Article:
Corresponding author

* Corresponding authors: S.-S. Zhou, fax +86 411 87402053, email; Q. Ma, email;


Hide All
1 Burdge, GC & Lillycrop, KA (2010) Nutrition, epigenetics, and developmental plasticity: implications for understanding human disease. Annu Rev Nutr 30, 315339.
2 Barouki, R, Gluckman, PD, Grandjean, P, et al. (2012) Developmental origins of non-communicable disease: implications for research and public health. Environ Health 11, 42.
3 Boekelheide, K, Blumberg, B, Chapin, RE, et al. (2012) Predicting later-life outcomes of early-life exposures. Environ Health Perspect 120, 13531361.
4 EFSA Panel on Additives and Products or Substances used in Animal Feed (FEEDAP) (2012) Scientific opinion on the safety and efficacy of niacin (nicotinamide) as feed additive for all animal species based on a dossier submitted by Agrinutrition BV. EFSA J 10, 2731.
5 Bürkle, A (2005) Poly(ADP-ribose). The most elaborate metabolite of NAD+ . FEBS J 272, 45764589.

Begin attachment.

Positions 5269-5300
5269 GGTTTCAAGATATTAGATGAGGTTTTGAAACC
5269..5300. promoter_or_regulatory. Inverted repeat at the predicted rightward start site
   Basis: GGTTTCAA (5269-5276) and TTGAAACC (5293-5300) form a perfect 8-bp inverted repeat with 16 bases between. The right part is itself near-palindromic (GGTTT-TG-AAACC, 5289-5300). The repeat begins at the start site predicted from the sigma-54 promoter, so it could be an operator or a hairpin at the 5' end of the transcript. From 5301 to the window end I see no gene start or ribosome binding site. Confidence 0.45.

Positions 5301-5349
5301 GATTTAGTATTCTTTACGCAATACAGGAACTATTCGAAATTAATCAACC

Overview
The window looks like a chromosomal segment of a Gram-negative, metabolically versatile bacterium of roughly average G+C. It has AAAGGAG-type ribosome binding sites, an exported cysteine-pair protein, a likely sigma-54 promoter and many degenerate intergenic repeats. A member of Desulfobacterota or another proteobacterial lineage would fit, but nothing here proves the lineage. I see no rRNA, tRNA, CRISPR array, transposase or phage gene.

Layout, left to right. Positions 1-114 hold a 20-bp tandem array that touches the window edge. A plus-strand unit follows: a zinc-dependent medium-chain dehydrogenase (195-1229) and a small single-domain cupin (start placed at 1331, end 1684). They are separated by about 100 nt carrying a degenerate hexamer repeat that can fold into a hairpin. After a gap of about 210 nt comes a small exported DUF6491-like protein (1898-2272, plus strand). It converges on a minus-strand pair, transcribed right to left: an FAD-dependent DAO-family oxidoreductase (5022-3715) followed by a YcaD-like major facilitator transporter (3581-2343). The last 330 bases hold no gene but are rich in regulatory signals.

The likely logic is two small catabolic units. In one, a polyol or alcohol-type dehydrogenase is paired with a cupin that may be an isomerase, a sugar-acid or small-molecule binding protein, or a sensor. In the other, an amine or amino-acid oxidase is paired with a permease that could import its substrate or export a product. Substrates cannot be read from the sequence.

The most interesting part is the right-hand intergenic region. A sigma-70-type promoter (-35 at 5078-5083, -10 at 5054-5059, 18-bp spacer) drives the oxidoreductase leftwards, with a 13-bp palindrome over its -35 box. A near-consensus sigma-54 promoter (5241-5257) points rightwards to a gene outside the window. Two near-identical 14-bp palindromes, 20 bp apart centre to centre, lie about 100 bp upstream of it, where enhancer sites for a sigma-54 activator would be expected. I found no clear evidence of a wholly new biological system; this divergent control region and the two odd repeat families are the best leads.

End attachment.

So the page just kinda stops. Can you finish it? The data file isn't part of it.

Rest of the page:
6 Kirkland, JB (2009) Niacin status, NAD distribution and ADP-ribose metabolism. Curr Pharm Des 15, 311.
7 Magni, G, Orsomando, G, Raffelli, N, et al. (2008) Enzymology of mammalian NAD metabolism in health and disease. Front Biosci 13, 61356154.
8 Ellinger, P & Kader, MM (1949) Nicotinamide metabolism in mammals. Biochem J 44, 7787.
9 Mrochek, JE, Jolley, RL, Young, DS, et al. (1976) Metabolic response of humans to ingestion of nicotinic acid and nicotinamide. Clin Chem 22, 18211827.
10 Sun, WP, Li, D, Lun, YZ, et al. (2012) Excess nicotinamide inhibits methylation-mediated degradation of catecholamines in normotensives and hypertensives. Hypertens Res 35, 180185.
11 Li, D, Tian, YJ, Guo, J, et al. (2013) Nicotinamide supplementation induces detrimental metabolic and epigenetic changes in developing rats. Br J Nutr 110, 21562164.
12 Zhou, SS, Li, D, Sun, WP, et al. (2009) Nicotinamide overload may play a role in the development of type 2 diabetes. World J Gastroenterol 15, 56745684.